an advertisement for the latest
"Call of Duty" game, featuring
video-game footage throughout
the music video - badass, right?
While this may be a questionable
movethe songitselfis still enjoy-
able, with smooth flowing verses
and soothing female vocals for
the chorus.
Often a red flag for fans is who
an artist collaborates with. In
The Marshall Mathers LP 2, the
song "Headlights" features Nate
Ruess, the lead singer of fun.
This can be viewed two ways: On
the one hand, Eminem is selling
out, adopting the whiney synth
sound of fun. for increased prof-
its, overall popularity, blah blah
blah. Back to the argument that
selling out can sound bad, let's
just say this is certainly not my
favorite song on the album.
On the other hand, you can
view Eminem as trying some-
thing new and expanding his
musical repertoire. Many bands

try new sounds and flavors, and Eminem is trying to project his
some even make complete switch- younger, underground self
es because they find they like a Do I think Eminem has sold
different sound or even an entire out? No. But he is trying excep-
genre more prior to reaching pop- tionally hard to make sure he
ularity. doesn't sound or look like he has.
So, if selling out doesn't have The Marshall Mathers LP 2
a definition that applies to every is reminiscent of and rooted in
case and doesn't necessarily mean Eminem's earlier work, but at the
that the music sounds bad or is same time hosts some qualities
restricted by mainstream presy-that could be seen as selling out,
sures, why does it seem to matter which creates a certain tension in
for every artist musically? Back to the album. This tension between
Mr. Mathers. reverting back to his under-
ground sound and being main-
stream or selling out reflects a
conflict that likely looms large
l g for many artists as they gain pop-
out doesn't ularity and become aware that
they may be in potential dan-
necessaily lea ~of selling out. Yet, even with
this awareness, it seems many of
to dow nfall. them still do things that people
perceive as signs of "selling out."
If Eminem - who clearly puts
forth conscious efforts to stay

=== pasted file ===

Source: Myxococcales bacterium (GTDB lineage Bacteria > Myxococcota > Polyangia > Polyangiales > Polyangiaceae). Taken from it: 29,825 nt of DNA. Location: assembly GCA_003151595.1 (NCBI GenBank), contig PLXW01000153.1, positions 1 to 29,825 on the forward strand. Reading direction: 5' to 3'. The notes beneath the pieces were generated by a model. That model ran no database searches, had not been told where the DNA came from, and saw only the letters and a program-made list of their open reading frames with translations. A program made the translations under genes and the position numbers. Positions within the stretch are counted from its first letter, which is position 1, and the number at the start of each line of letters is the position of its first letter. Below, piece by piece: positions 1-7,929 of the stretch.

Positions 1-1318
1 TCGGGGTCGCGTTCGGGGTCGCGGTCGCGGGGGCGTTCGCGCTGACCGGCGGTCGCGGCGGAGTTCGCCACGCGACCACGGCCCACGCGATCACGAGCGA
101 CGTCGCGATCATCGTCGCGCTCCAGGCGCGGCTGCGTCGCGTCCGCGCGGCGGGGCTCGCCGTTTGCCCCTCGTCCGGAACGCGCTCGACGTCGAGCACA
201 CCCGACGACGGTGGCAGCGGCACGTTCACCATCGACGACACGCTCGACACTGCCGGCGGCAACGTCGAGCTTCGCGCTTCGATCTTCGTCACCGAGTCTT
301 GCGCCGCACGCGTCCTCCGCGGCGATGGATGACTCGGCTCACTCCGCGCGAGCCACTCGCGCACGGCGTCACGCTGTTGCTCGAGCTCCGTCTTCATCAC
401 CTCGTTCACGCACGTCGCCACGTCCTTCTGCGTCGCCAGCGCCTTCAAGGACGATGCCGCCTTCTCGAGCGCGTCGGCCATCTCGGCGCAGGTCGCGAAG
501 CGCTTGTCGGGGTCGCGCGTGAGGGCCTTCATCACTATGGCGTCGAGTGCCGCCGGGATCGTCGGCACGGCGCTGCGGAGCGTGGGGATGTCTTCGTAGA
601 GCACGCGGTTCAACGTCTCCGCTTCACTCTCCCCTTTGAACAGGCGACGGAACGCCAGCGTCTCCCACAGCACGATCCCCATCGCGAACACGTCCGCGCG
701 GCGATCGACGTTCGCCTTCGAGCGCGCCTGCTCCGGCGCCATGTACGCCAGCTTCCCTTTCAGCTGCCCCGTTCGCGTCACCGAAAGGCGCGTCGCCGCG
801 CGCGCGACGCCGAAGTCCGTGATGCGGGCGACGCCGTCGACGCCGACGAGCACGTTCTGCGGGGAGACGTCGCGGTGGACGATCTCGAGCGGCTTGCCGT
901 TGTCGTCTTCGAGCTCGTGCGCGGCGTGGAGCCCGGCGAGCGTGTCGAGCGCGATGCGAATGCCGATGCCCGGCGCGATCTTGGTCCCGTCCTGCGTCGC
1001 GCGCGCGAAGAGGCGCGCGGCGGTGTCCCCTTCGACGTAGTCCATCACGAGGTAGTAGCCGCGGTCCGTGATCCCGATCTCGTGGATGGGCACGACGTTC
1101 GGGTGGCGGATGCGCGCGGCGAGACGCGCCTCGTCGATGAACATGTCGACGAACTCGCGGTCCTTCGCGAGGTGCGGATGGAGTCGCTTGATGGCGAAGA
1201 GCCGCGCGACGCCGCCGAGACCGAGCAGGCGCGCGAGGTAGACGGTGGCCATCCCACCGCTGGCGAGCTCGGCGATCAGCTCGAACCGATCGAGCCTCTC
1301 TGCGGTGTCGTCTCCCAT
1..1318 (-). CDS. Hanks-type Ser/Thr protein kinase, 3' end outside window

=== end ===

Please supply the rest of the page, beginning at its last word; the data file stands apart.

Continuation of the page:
It's no coincidence that "Ber- true to his roots while achieving
zerk" was an early release for the success, who gained the spotlight
album. An earlier single can be by being highly controversial -
used to dictate listeners' precon- still, very infrequently, succumbs
ceived thinking about an album as to musical decisions that could be
a whole, and in this case, the song seen as "selling out," what does
screams, "Look! Em is going back this say? Maybe endeavors that
to '90s hip hop!" In the same way, can be perceived as signs of "sell-
the name of the album reminds ing out" for an artist who has yet
listeners of the first The Mar- to sell out are just natural steps in
shall Mathers LP released more a musician's progress as an art-
than a decade ago, breaking the ist, a constant testing of musical
more recent trend of chronologi- boundaries within which a given
cal album names - Relapse, Refill, artist must work. When an artist
Recovery. And the dyed blonde fails to recognize these boundar-
hair? Definitely another clue that ies in his music, he has sold out.

Lc, ui
Like a
Hart's
Hart's
of the
impres
law, H
Unimp
to scar
him fo
ly resp
annoyi
Eventw
case br
close t
of the c
No
eth
Ove
much
genre.
and H
ally le
mutua
police

Man"). Unfortunately for "Im too old for this shit.
character, Ice Cube doubts together. The criminal master-
manliness and disapproves mind's vague scheme functions
relationship. In order to mainly as a catalyst for the main
s his potential brother-in- characters' relationship and an
art joins the police academy. excuse for some sub-par action
ressed, Ice Cube attempts sequences. With just one or two
'e the rookie off by taking notable exceptions, the majority
r a ride along and purpose- of the plot contains a frustrating
onding to all of the most absence of suspense or surprise.
ng disturbance reports. "Ride Along" barely qualifies
sally, a break in Ice Cube's as an action comedy. The sim-
rings the pair dangerously ple action sequences hold little
o the criminal mastermind appeal. Too Hollywood to claim
ity's underworld. realism but too nondescript to
trigger much excitement, all the
fights and car chases fall flat.
th w for This result is a severely anti-cli-
tingi new fr matic final fight.
ie buddy-cop Most of the entertainment
value in "Ride Along" comes
genre. from laughing at Cube and
Hart's antagonistic exchanges.
Both stars basically play them-
selves - Hart's character talks
tall, the film fails to add a mile a minute and his short
to the worn buddy-cop height makes it impossible for
The silly premise for Cube him to command any respect. Ice
art's partnership eventu- Cube's street-toughened char-
'ads to them developing acter drives around Atlanta like
1 respect when solving the he owns it. At one point he even
case forces them to work declares with a grin, "Today was

a good day." Together, the pair's
contrasting attitudes produce a
few good laughs.
However, the humor in "Ride
Along" rarely seems clever.
Hart's self-deprecating antics
and Ice Cube's cool sarcasm
display little originality. Hart's
constant jabbering lacks the wit
of his standup comedy, and the
one-liners Ice Cube dispenses
come off so canned that they
verge on parody, but just end up
sounding like lazy writing. More
successful buddy-cop movies
such as "21 Jump Street" or "The
Other Guys" achieve their humor
by ridiculing the same genre
conventions that "Ride Along"
adheres to.
The star power of Ice Cube
and Hart will satisfy some audi-
ences, but no one's going to rush
out of the theater to tell their
friends about "Ride Along." The
film manages some humorous
moments, but completely fails to
say anything new. Utterly forget-
table, this buddy cop action com-
edy could stand as the epitome of
disposable entertainment.

I